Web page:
Friday 25 December 2015

Widespread lead poisonng prompts city of Flint, Michigan, to declare a state of emergnecy.

The City of Flint, in Genesee County, Michigan, has declared a stare of emergency, following an outbreak of lead poisoning in the city. Mayor Karen Weaver made the declaration on 15 December 2015, effectively declaring that local authorities are unable to cope with the scale of the crisis and that help is needed from federal authorities. A declaration of this nature is unusual for an event of this kind, such declarations are mire usually declared in response to events such as floods or Earthquakes, and it is unclear what steps federal authorities can take, although the Federal Emergency Management Agency (FEMA) has begun distributing bottled water in parts of the city.

Volunteers delivering bottled water to a school in Flint, Michigan, in September 2015. Danny Miller/The Flint Journal/AP.

The crisis began in April 2014, when the city changed the source of its water from the Detroit River to the Flint River, the first stage of a project eventually intended to source water from Lake Huron via a new pipeline. However almost immediately people began to complain of a reduction in water quality, reporting that the water was cloudy in colour and gave off a foul odor. Cases of lead poisoning began to be reported in the city in April 2014, with tests showing dangerously high levels of lead in the blood of 15% of children in parts of the city. Shortly thereafter state officials found water in the city also contained dangerously high levels of trihalomethanes.

Lead poisoning can cause a variety of health problems, including kidney damage, high blood pressure, anemia, hypertension, damage to the immune and reproductive systems and even more worryingly reduced intelligence, lower attention spans and behavioral problems. Children are affected more severely than adults, and because the lead is rapidly distributed to the organs and cannot be expelled by the body, the condition is effectively permanent and incurable. This means that in addition to the immediate health crisis, Flint is likely to suffer a long tern need for additional special education resources, mental health services and a more adaptable juvenile justice system. Because the level of exposure to lead in Flint has largely been linked to peoples ability of afford bottled water these problems are likely to affect poorer citizens, who are also likely to find it harder to access education, healthcare and representation within the  justice system.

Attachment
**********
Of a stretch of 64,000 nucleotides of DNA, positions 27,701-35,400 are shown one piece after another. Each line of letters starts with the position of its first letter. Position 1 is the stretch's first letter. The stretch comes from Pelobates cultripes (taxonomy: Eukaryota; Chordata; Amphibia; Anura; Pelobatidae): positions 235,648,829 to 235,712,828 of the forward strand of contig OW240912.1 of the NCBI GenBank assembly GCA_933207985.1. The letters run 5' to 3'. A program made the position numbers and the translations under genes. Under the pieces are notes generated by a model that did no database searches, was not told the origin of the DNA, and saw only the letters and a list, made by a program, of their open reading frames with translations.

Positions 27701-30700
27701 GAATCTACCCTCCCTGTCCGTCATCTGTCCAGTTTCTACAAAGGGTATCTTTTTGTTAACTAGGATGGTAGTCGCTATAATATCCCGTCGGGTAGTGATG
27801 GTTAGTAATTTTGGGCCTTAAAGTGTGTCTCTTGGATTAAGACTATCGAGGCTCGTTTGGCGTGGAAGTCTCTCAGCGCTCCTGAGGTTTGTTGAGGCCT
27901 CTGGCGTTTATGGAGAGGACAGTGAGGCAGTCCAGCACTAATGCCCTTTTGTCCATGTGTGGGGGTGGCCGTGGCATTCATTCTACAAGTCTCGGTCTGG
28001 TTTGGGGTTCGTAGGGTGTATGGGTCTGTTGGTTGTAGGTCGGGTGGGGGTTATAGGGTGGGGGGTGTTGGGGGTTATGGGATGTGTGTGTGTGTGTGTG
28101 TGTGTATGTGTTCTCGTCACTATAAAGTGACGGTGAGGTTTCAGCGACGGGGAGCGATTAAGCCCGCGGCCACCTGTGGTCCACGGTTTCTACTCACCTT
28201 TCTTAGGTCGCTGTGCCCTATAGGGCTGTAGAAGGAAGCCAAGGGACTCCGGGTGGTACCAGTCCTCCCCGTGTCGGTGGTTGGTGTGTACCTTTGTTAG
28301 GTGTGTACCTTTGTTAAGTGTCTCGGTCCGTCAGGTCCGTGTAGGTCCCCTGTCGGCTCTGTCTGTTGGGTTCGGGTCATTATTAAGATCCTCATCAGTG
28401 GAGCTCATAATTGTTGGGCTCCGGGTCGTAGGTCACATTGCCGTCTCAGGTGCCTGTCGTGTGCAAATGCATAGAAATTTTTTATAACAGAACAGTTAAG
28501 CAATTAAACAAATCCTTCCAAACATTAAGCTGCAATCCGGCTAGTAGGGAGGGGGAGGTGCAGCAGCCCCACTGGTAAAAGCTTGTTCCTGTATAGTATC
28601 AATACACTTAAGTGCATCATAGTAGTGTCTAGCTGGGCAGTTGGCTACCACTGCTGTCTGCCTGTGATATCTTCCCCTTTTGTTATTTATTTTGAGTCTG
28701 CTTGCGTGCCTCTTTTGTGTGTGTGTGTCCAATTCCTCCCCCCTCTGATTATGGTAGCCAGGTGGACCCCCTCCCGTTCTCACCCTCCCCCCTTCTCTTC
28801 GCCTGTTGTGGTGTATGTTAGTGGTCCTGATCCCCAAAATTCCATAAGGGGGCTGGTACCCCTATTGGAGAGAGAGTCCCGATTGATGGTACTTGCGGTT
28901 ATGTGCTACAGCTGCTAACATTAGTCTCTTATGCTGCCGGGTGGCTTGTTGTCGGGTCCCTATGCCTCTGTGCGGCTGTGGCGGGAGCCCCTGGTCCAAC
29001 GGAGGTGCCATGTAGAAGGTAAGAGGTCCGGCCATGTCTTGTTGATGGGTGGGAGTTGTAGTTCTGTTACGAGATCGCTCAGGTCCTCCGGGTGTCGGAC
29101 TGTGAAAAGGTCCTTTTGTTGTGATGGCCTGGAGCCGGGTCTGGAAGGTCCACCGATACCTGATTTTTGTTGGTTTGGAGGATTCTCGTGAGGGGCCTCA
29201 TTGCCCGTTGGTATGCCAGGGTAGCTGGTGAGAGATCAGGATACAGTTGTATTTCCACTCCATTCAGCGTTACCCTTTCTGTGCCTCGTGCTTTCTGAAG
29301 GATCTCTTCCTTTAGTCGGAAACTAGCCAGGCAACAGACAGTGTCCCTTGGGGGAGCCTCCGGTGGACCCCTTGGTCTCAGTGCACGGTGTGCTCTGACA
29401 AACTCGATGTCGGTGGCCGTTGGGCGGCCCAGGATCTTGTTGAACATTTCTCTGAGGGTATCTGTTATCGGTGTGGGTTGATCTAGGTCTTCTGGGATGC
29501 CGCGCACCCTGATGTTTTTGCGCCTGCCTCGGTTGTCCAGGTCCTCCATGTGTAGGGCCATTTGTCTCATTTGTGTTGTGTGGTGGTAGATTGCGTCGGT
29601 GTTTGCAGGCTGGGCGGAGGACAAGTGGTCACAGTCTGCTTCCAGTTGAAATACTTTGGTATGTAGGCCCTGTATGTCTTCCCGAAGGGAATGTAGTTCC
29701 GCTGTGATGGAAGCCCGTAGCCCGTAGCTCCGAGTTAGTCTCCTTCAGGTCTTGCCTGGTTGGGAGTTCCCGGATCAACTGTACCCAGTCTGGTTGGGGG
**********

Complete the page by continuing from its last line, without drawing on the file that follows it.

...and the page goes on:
Trihalomethanes are thought to be carcinogenic (cause cancer) and has been linked to a variety of other health problems, and can be absorbed dermally (through the skin), so that drinking bottled water will lower but not prevent exposure.

Map showing the location of Flint, Michigan. Google Maps.

High levels of lead have not been found in the Flint River, neither have they been detected at the water processing plant which treats water from the river. However the water is slightly acidic, and appears to be corroding piping within the city, releasing lead compounds from older lead pipes and trihalomethanes from more modern plastic pipes. This makes it likely that in to addition to the pollution and healthcare crisis in the city, there is likely to be damage to much of the city's water distribution system with  areas of acid damaged piping to be replaced.

The agency responsible for the switch in water supply was the Michigan Department of Environmental Quality, and this agency has been widely blamed for the ensuing crisis. Current US legislation requires that water supplying agencies actively control levels of lead in water supplied for domestic use, including lead from corrosion of pipes.Such agencies are also obliged to monitor the acidity of water supplied, which should provide an early warning for problems such as those that have occurred in Flint. Neither of these requirements appears to have been met by the Michigan Department of Environmental Quality, and when outside agencies began to raise concerns officials from the department challenged the findings rather than acting on the information. This has led to a class action being brought against the City of Flint, the State of Michigan and several named officials, and calls for the federal Environmental Protection Agency to investigate the Michigan Department of Environmental Quality.

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